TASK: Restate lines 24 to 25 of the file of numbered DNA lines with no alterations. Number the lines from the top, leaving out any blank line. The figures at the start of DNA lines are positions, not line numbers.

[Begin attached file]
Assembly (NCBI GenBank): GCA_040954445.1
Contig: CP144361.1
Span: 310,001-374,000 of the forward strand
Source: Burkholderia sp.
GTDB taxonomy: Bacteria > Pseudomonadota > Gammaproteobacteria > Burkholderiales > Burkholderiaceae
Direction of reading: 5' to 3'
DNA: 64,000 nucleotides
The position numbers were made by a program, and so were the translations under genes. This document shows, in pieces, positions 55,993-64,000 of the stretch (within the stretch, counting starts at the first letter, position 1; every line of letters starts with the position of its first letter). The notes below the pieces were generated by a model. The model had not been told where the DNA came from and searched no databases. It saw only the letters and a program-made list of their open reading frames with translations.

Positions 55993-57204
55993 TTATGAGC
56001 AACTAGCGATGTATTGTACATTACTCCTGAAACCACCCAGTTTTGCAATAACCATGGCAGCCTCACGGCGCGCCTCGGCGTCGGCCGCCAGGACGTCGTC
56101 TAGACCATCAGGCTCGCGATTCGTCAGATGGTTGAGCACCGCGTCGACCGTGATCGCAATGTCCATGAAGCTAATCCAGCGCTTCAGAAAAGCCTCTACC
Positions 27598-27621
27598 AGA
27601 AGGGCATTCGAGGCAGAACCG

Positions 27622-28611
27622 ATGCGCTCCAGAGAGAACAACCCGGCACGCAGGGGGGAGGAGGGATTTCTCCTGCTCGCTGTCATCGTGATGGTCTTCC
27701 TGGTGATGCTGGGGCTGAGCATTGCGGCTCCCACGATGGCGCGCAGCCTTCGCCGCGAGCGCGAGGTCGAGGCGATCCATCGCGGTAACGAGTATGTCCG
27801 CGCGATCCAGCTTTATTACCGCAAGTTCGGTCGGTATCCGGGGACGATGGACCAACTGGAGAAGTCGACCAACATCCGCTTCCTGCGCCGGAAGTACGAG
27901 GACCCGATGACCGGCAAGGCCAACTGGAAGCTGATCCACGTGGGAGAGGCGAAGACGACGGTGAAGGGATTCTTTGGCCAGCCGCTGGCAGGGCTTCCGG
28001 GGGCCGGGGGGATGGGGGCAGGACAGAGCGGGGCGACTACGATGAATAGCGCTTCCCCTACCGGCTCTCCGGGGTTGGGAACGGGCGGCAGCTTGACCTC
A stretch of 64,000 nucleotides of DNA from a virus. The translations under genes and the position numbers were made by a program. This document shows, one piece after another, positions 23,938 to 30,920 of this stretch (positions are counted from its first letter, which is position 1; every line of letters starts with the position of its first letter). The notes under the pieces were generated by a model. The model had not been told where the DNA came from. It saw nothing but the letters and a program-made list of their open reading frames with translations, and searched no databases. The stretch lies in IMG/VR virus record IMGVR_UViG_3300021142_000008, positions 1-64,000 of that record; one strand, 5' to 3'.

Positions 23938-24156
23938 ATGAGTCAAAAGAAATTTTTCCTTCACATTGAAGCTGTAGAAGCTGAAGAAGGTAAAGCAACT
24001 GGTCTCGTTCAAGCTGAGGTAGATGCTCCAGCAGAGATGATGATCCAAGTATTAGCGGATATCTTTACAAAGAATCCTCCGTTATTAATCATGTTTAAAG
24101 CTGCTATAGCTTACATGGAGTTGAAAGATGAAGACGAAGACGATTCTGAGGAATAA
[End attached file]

23938 ATGAGTCAAAAGAAATTTTTCCTTCACATTGAAGCTGTAGAAGCTGAAGAAGGTAAAGCAACT
24001 GGTCTCGTTCAAGCTGAGGTAGATGCTCCAGCAGAGATGATGATCCAAGTATTAGCGGATATCTTTACAAAGAATCCTCCGTTATTAATCATGTTTAAAG